But Paul's pro-life bona fides were not on display at the rally. Unlike the t-shirts and bumpers at many other conservative candidate events, there were no "If You're Pregnant, It's a Baby," "Abortion: Be Glad Your Parents Chose Differently," "Choose life. Your Mother Did," or "Kill the Rapist, Not the Baby."
Then there is tort reform. Outside abortion, nothing makes a physician want to go into politics more than having been needlessly sued two, three or ten times.
Here are the things, in order from least to most, that got the loudest boos during a Ron Paul rally:
4) Rick Perry
3) The National Defense Authorization Act
2) The "War on Drugs"
1) The Patriot Act
In a way, the worst enemy of a Ron Paul rally is Ron Paul. Paul had been speaking for somewhere around a half hour and the crowd was whipped into a Liberty lather, all ready to rush out into the unbelievably warm Minneapolis winter night and do exactly what Paul needs more than anything: GOTV (Get Out The Vote).
Instead, Grampa Ron continued talking for another 25 minutes or so. It's like a TED talk about the Constitution, after which a person just kind of wants to go watch some goddamn "Jersey Shore," because, Jesus, can you stop lecturing for, like, ten minutes? That Paul isn't the GOP field's multiple-divorcée is maybe the most surprising story of the 2012 primary. Maybe Mrs. Paul is deaf. [Editor's Note: Carol Wells Paul, Ron Paul's wife since 1957, is not deaf.]
So all of the momentum the event had going for the first half hour was then sponged up by Paul droning on about 9/11, the conspiracy of the Iraq War, SOPA and every other recent affront to Constitutional freedom and personal liberty.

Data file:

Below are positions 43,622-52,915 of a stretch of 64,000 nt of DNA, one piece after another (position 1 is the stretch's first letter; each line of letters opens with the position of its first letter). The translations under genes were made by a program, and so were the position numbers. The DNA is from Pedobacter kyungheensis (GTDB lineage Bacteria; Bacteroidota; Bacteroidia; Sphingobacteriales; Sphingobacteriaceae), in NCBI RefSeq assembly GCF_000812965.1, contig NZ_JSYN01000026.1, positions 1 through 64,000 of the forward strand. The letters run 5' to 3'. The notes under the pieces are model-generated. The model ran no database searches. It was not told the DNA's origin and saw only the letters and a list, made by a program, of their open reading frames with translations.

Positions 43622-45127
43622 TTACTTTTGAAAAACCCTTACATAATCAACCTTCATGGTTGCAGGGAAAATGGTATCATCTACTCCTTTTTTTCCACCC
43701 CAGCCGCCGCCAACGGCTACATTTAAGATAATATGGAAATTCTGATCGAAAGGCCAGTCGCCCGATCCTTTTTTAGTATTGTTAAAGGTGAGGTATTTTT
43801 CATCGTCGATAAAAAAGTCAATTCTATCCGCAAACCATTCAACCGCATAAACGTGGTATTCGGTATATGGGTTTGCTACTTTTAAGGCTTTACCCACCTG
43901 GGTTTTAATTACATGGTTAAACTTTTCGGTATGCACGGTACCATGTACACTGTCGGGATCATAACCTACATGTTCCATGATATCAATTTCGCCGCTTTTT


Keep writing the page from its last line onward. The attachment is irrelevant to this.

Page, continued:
Maybe Ron Paul just isn't used to being in a position to actually win a state. Maybe the Congressman's message has sat under the heat-lamp for so long even he doesn't really believe it's going anywhere in his lifetime.
Still, at the end, the crowd went bonkers again. Paul waved a bit but scurried offstage immediately. For an indie rock act determined to maintain an aura of anti-fame cool, this might be a good approach. But this is politics, where painfully begging adoration and support is pretty much the name of the game.
On his way off stage, Paul was glitter-bombed by a man desperate to prove that even the politically progressive can be miserably uninformed assholes.
Leaving the convention center was a little like leaving a mall movie theatre after the stores were all closed.
Young men and women signed clipboards, took photos together and grabbed complimentary copies of the Ron Paul Family Cookbook. It's a merry group that, despite Paul's final desperate attempts to rob them of their crazed energy, just might caucus the Congressman into the national conversation today. From down the hall, one of a foursome yelled, "Come on, let's go spread some liberty."